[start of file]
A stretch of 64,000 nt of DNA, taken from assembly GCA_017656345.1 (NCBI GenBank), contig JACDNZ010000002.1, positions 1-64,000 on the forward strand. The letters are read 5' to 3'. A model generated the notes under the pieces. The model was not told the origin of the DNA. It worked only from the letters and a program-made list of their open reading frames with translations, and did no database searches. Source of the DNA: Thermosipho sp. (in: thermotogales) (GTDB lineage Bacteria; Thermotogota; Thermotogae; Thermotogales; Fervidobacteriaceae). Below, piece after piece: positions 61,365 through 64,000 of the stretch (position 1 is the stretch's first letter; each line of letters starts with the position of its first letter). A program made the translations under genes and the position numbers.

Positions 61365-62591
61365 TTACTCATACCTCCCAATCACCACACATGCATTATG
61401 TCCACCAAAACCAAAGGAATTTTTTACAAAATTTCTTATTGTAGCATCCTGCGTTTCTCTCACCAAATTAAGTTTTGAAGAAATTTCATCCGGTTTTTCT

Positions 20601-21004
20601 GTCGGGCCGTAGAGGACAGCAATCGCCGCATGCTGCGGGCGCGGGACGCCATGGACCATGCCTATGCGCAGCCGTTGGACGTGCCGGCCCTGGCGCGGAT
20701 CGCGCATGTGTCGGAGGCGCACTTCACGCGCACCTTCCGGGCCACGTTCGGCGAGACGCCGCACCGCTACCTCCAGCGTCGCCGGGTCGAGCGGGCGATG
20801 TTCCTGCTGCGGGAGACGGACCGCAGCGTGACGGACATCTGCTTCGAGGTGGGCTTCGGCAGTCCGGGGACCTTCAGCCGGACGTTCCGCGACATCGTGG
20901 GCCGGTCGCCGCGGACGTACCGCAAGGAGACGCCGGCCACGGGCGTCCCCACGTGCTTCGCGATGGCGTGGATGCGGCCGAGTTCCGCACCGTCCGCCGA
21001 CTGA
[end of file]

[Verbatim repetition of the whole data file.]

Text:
A stretch of 64,000 nt of DNA, taken from assembly GCA_017656345.1 (NCBI GenBank), contig JACDNZ010000002.1, positions 1-64,000 on the forward strand. The letters are read 5' to 3'. A model generated the notes under the pieces. The model was not told the origin of the DNA. It worked only from the letters and a program-made list of their open reading frames with translations, and did no database searches. Source of the DNA: Thermosipho sp. (in: thermotogales) (GTDB lineage Bacteria; Thermotogota; Thermotogae; Thermotogales; Fervidobacteriaceae). Below, piece after piece: positions 61,365 through 64,000 of the stretch (position 1 is the stretch's first letter; each line of letters starts with the position of its first letter). A program made the translations under genes and the position numbers.

Positions 61365-62591
61365 TTACTCATACCTCCCAATCACCACACATGCATTATG
61401 TCCACCAAAACCAAAGGAATTTTTTACAAAATTTCTTATTGTAGCATCCTGCGTTTCTCTCACCAAATTAAGTTTTGAAGAAATTTCATCCGGTTTTTCT

Positions 20601-21004
20601 GTCGGGCCGTAGAGGACAGCAATCGCCGCATGCTGCGGGCGCGGGACGCCATGGACCATGCCTATGCGCAGCCGTTGGACGTGCCGGCCCTGGCGCGGAT
20701 CGCGCATGTGTCGGAGGCGCACTTCACGCGCACCTTCCGGGCCACGTTCGGCGAGACGCCGCACCGCTACCTCCAGCGTCGCCGGGTCGAGCGGGCGATG
20801 TTCCTGCTGCGGGAGACGGACCGCAGCGTGACGGACATCTGCTTCGAGGTGGGCTTCGGCAGTCCGGGGACCTTCAGCCGGACGTTCCGCGACATCGTGG
20901 GCCGGTCGCCGCGGACGTACCGCAAGGAGACGCCGGCCACGGGCGTCCCCACGTGCTTCGCGATGGCGTGGATGCGGCCGAGTTCCGCACCGTCCGCCGA
21001 CTGA